Relationships and sex education in secondary schools and relationships education in primary schools are going to become statutory subjects from September 2020. There has been a lot of debate about this move, with some parents happy that schools will need to improve their teaching on this subject, and others having concerns about what will be taught. This debate has highlighted the need for good quality Christian resources to support parents in their conversations with their children about relationships and sex.
Sarah Smith has been working in relationships and sex education for 15 years, including 2 years in Uganda, and she has written a book called ‘A Guide to Growing Up’ which is aimed at 11-14 year olds. It is about our bodies, growing up, puberty and sex and it explores these hot topics in an open, frank, relevant and Biblical way. It seeks to remove the embarrassment that can surround these issues and instead shine God’s light onto them. It explains how amazing our bodies are, especially with regards to our sexual organs and it places a very high value on sex, talking about how wonderful it is and why it is God’s ideal for sex to be enjoyed within a loving marriage.
It builds self-esteem in children and young people by helping them to feel comfortable about their bodies and it equips them to navigate through the physical and emotional changes that puberty brings.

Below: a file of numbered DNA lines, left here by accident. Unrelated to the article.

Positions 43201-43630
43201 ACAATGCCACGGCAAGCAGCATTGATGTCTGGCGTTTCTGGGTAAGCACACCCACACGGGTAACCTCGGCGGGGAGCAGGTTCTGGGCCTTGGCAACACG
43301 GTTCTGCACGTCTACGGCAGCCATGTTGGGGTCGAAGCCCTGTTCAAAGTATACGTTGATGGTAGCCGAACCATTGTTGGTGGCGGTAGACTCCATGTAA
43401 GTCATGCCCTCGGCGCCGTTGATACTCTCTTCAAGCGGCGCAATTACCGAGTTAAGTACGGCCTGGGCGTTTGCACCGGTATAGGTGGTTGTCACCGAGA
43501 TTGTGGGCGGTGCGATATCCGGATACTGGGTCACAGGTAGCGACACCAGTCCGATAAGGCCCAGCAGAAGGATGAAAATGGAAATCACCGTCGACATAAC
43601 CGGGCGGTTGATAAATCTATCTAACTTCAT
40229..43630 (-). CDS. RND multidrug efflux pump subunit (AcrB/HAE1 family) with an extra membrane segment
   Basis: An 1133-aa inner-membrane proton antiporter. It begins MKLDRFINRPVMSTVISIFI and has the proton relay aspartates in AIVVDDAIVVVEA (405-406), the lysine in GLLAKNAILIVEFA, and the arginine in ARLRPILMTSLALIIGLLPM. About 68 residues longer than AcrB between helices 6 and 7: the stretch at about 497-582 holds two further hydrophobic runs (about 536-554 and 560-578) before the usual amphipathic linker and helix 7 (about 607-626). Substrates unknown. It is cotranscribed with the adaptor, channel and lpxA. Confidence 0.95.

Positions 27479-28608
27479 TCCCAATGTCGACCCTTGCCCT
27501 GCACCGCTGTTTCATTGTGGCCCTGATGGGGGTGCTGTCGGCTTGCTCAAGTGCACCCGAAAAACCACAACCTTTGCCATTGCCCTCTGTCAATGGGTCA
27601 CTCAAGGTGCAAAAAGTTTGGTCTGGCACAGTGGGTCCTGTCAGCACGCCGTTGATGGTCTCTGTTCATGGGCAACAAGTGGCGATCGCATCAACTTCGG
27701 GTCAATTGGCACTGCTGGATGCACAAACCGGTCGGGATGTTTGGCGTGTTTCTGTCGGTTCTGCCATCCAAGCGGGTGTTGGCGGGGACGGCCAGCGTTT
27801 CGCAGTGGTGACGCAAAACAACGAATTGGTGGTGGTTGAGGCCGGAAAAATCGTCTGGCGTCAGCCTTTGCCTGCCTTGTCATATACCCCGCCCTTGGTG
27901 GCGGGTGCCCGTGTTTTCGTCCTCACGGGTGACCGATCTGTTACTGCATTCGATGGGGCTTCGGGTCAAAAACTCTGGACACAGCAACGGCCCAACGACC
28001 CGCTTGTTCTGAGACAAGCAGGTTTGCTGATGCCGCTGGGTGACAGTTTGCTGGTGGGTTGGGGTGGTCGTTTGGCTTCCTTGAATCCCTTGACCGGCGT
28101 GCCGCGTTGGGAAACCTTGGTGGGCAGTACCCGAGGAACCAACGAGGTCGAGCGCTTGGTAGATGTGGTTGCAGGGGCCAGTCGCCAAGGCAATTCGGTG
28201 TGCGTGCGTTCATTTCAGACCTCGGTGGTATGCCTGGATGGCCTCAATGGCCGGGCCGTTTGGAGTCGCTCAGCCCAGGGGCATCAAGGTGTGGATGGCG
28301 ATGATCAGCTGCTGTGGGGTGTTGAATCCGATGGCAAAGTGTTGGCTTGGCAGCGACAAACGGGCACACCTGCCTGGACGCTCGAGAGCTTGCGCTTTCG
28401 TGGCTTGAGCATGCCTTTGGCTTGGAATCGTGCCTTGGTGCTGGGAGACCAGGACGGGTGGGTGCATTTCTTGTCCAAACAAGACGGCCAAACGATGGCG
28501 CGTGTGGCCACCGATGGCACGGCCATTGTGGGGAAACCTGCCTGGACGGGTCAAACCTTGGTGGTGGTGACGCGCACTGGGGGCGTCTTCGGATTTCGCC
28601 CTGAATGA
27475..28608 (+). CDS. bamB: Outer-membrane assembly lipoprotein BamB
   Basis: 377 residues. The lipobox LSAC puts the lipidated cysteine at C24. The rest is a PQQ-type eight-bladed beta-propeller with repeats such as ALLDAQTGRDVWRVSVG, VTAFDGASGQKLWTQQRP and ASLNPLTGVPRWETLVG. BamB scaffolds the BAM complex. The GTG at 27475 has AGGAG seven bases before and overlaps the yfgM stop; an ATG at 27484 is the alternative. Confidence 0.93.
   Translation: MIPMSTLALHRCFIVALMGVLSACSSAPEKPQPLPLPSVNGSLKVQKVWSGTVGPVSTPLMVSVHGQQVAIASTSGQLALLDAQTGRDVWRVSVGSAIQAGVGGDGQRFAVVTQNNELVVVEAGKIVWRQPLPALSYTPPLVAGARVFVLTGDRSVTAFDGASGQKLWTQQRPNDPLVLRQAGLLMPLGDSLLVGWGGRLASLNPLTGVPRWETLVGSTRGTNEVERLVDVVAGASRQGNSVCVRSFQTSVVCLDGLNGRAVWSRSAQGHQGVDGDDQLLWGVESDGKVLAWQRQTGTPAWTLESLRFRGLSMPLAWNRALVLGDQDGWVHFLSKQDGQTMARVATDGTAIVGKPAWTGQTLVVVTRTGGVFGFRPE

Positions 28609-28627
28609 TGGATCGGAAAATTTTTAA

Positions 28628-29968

Written with the help of young people, the book confronts the issues and consequences of accessing and being exposed to sexual imagery and gives practical ways that children and young people can handle these challenges and seek to lead a Godly life in today’s ever-challenging society. Full of brilliant illustrations by Alex Webb-Peploe, the book is a hit with both young people and adults, with even married people saying they have learnt a lot from the book!
Sarah says, “Young people, of course, have a natural curiosity to find out about sex. There is plenty of unhelpful, unhealthy and inaccurate information about relationships and sex online, so I wanted to provide a credible alternative. The book helps answer some of the questions I often hear in the classroom and in youth clubs, and it seeks to give young people solid and relatable teaching that supports them in their journey to adulthood.”